I was at a holiday party talking with a professor once. Having learned that I made websites, the professor vigorously expounded about the virtues of wikis. They used them for all their classes, organizing their department’s affairs, and more! Based on their enthusiasm, it’s not unreasonable to assume they maintained their shopping lists in wiki form.
Right off the bat, the professor said:
“I love wikis because they’re so intuitive to use.”
Then, about three minutes later, they mentioned, almost in passing:
“It took me about two years to get my setup right.”
You’re Not Born With It
It’s rare that I hear a person so blatantly define “intuitive” when it comes to technology and the web, but this is almost always what a person means when they say it. Here’s one definition of “intuitive”:
Using or based on what one feels to be true even without conscious reasoning; instinctive
But how many things are really intuitive? Probably certain baseline human instincts are truly intuitive ((If I were smarter, I might be able to go on a coherent tangent about Noam Chomsky and language development here, but I’ll spare you.)), but not much beyond that. Unless something has existed for tens of thousands of years, your use of it probably isn’t purely intuitive.
When a person says “intuitive,” I hear “familiar.”
For instance, I recently wrote about the book Wait, and I thought a lot about when it’s advisable to act “instinctively” compared to collecting more information. I concluded that following my gut makes the most sense when I am in situations with near-identical conditions that I have encountered many times in the past. If I have solve a problem 10 times, I probably will find use familiar solution the 11th time too.
I think this idea applies to when and how people use the word “intuitively.” I perform many activities on the on the web “without conscious reasoning” because I have spent hundreds of hours repeating those tasks and learning them inside and out. ((The article “Watching Them Struggle” makes this point and was influential when I began thinking about intuitiveness.)) But that doesn’t mean Jane Doe from Colorado has too…
Jane highlights the most loaded use of “intuitive.” Because it’s a synonym of “instinctive,” its use usually connotes that the speaker thinks of an experience as universal. A website feature feels “intuitive” to them and all the other people in the room who have similar experiences—a frequent occurrence in a society stratified by profession and class—but Jane will flounder when she loads the site if its features don’t activate her prior knowledge.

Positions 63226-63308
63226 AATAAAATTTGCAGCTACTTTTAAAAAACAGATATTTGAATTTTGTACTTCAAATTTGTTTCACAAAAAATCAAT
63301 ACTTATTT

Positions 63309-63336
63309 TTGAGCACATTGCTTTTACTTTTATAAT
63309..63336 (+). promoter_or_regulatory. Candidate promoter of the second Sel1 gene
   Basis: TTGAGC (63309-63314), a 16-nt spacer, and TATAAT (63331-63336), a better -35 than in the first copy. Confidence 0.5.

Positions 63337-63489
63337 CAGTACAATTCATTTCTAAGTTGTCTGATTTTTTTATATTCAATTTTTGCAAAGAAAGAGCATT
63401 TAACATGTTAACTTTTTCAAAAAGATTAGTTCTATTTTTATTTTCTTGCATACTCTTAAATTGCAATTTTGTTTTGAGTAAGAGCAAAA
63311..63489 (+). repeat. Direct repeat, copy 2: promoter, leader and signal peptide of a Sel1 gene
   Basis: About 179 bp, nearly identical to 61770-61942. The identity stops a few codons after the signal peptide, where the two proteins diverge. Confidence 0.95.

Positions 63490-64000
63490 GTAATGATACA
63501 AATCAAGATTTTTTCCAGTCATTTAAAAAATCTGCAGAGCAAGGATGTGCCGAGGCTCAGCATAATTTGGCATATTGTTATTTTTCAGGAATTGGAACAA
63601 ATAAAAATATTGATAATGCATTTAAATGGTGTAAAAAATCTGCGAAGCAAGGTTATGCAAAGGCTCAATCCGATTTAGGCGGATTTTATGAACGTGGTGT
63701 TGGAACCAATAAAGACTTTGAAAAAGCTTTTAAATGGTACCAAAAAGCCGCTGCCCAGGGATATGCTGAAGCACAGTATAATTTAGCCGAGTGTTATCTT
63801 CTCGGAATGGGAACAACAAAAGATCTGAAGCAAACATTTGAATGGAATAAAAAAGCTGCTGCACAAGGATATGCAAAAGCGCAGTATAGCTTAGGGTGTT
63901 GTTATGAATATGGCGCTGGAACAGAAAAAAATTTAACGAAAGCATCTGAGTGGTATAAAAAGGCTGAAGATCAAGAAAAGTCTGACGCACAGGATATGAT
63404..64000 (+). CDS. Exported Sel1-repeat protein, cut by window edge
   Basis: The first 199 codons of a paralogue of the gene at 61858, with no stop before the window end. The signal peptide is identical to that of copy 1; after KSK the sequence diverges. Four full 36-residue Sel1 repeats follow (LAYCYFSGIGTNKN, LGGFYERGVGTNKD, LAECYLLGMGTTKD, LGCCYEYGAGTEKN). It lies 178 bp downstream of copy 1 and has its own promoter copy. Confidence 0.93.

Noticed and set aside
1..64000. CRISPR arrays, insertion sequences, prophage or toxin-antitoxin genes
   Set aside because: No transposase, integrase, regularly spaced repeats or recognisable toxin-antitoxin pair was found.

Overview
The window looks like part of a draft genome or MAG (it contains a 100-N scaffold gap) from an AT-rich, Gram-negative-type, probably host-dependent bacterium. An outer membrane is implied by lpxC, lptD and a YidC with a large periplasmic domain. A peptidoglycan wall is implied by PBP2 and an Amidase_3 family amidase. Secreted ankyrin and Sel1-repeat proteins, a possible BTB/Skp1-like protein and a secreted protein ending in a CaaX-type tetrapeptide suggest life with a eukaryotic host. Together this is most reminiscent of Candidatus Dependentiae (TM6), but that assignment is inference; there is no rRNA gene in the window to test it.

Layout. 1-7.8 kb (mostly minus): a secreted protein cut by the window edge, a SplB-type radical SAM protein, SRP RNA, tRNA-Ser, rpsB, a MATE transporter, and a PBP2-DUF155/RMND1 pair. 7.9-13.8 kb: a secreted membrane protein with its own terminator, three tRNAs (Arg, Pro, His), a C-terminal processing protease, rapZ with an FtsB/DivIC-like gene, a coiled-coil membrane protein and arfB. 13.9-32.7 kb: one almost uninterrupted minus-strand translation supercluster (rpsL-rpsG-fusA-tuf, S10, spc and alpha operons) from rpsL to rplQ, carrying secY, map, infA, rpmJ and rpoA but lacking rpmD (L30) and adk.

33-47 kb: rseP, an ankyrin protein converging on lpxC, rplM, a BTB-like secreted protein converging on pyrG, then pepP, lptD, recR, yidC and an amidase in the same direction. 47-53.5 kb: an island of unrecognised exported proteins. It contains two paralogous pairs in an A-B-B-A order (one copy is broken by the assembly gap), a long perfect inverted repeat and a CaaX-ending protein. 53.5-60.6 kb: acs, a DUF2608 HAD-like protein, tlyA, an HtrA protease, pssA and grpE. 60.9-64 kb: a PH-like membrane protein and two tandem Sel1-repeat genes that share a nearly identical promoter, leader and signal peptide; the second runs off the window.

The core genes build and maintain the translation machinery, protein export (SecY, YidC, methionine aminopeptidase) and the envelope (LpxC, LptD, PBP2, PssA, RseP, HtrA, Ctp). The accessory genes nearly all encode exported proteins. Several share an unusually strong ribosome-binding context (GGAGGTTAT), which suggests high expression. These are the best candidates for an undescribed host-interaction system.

I probably hear the word “intuitive” most when planning or critiquing websites, and I hope I’ve made clear how this word comes bearing some unwanted assumptions. But it also usually comes from a place of real meaning that deserves engaging. ((For a longer discussion on assuming the best, constructive criticism, and useful feedback, see “Trust is a Must: Thoughts on Successful Project Collaboration”.)) One blogger has translated what they think people “really mean” when they use “intuitive”. ((It’s a fun read but had some character encoding issues for me.))
If you replace, “intuitive” with “familiar,”—”Can you make this feature more intuitive?” becomes “Can you make this feature feel more familiar?”—you can use some probing follow-up questions to improve the clarity of the feedback and, in turn, your project’s result:
- What other sites do that in a way you’re used to?
- Are there alternative ways to do that?
- Why is this the common way to address that?
Intuitiveness, Learning Curves, and Progress
Come with me on a quick tangent before we wrap up.
I hope that those three questions above show that a familiar thing is not necessarily the best answer for a certain problem even if it’s the most frequently-used solution. Familiar things have a mild learning curve, but that fact can lead us to rely on the old way of doing things.
The now-common touchscreen digital keyboard is an example of a skeuomorph, or, something designed to look like something made with a different material. ((I’ve wanted to mention skeuomorph in a blog post for ages, much like I’ve always wanted to play QINTARS in Scrabble. As of this past month, I’ve now done both :) )) In this case, that “material” is just a two-dimensional image of three-dimensional “keys.” Phone designers used a digital keyboard because some “slider” phones and Blackberries already had tiny physical keyboards on them.
Our “intuitive” use of those keyboards involves tapping on each letter to “type” out what we want. In other words, we know how those keyboards work because we’re familiar with that way of entering characters and words. However, typing on these tiny fake keyboards is nowhere near as fast as “Swype” technology (watch the video if you’re not sure what I’m talking about). However, to arrive at this innovative solution, someone had to ask themselves whether a keyboard skeuomorph was the best way to enter text on a small touch interface. Now, many touch device users have to relearn how to type, but they gain speed for their effort because Swype doesn’t insist on being “intuitive.”
So I suppose I should close by actually asking everyone to stop using “intuitive” when discussing websites. If you want to say “intuitive,” you probably mean “familiar” or “easy to learn,” which are both more meaningful. That way, when you critique a website about the fear of lions or the ability to blink, you can safely use “intuitive” and everyone will know exactly what you mean.